Nearly 3 weeks ago, Canada became the second country in the world, aside from Uruguay, to legalize marijuana production, sales, and consumption. This may not seem too surprising for Canadians given that it has been a major topic of discussion since Trudeau’s election as leader of the Liberal party in 2015. However, the Canadian government is now in a tricky position. The legalization of marijuana was seen as an opportunity to stamp out the black market by providing a safer way for adults to make their purchases, but also with the risks of increasing accessibility of marijuana to the younger population. At an international level, countries such as Russia, China and the United States that have stricter views on the legalization of marijuana, could cause tension between countries in the future. Whether you plan to take part or not, this decision will have an influence in our lives in the near or far future.
So, what is legal as of October 17th, 2018? Depending on the provincial laws and restrictions, in Ontario if you are at least 19 years of age, you are able to possess up to 30 grams of legal cannabis in public, buy from a provincially-licensed retailer, grow up to 4 cannabis plants per residence, and make cannabis products at home.
Now, you may be wondering how this may affect students on campus across the nation. A 23-year old University of Toronto graduate shared her thoughts of the impact on students with The Global and Mail. She believes for many students, the legalization of cannabis seems to have no impact on their campus life, mainly because if students wanted to get their hands-on cannabis, they found a way to do so even without its legalization. According to Statistics Canada, the use of marijuana has more than doubled since 1985, with 28% of 18 to 24-year olds admitting to using and possessing within the previous year. After its legalization however, reports show that cannabis users are expected to buy more cannabis than they did before, which looks anything, but promising for the younger population. Of greatest concern, is the growing trend of binge drinking across university campuses, with well-documented evidence of its relation to risk-associated behaviours such as impaired-driving and aggression. The addition of marijuana legalization amplifies the current alcohol-related risk associated behaviour and is definitely a topic of discussion that needs to be had within universities and researchers across the nation.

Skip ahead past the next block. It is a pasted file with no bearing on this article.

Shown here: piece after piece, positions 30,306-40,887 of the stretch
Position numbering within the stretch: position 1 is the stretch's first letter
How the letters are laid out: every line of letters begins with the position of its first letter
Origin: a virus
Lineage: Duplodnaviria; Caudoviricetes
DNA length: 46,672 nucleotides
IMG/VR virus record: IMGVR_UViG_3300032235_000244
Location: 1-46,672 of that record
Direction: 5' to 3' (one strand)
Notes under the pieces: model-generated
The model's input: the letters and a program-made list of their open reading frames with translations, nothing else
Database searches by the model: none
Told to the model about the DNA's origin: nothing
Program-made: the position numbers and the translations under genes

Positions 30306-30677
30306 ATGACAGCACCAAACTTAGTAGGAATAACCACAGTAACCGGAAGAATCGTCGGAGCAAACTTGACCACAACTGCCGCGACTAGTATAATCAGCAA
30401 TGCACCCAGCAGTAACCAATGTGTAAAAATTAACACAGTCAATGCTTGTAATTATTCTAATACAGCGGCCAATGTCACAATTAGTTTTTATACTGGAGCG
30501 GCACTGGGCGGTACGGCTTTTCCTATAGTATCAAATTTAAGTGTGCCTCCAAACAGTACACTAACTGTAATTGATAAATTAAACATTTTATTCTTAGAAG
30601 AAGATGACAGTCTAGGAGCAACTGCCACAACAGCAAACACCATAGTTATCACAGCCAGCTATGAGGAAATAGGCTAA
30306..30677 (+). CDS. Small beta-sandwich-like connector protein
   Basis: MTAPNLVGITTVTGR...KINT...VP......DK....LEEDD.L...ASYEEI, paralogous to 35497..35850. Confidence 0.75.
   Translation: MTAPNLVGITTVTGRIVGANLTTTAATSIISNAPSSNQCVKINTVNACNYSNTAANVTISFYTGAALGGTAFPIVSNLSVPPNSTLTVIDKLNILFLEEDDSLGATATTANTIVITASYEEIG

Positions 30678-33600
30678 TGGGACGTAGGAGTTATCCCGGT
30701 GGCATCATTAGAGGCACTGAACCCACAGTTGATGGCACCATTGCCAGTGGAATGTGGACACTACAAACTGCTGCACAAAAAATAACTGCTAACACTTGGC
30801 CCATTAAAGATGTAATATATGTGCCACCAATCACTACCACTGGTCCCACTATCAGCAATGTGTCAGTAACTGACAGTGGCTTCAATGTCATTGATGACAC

In terms of travel, what might we face if leaving the country? The legalization of cannabis does not change Canada’s border rules. Transporting cannabis across Canada’s international borders whether for recreational or medicinal use is still illegal and can result in serious criminal penalties at home or abroad. This applies even when travelling to places like Uruguay or certain states in the U.S that have decriminalized or legalized cannabis.
So, what are the current rules in place for marijuana use at Western? According to a statement issued by Western, the following rules apply:
- No smoking cannabis on campus and at designated smoking areas, decided by Western’s Joint Occupational Health and Safety Committee
- Must be 19 years of age to consume cannabis of any form
- Amount of cannabis an individual can possess must not be greater than what is allowed by law
- Cannabis plants are not allowed to be grown on any residences or elsewhere at Western
- Food or drinks containing cannabis cannot be made in campus residences
- Distribution and the sale of cannabis to underage students is not permitted on Western property
As students, its our job to keep ourselves informed about any potential effects legalization of marijuana has on our day-to-day lives, and to make well-informed decisions.
Here are some important resources related to the legalization of cannabis at a federal, provincial and campus level: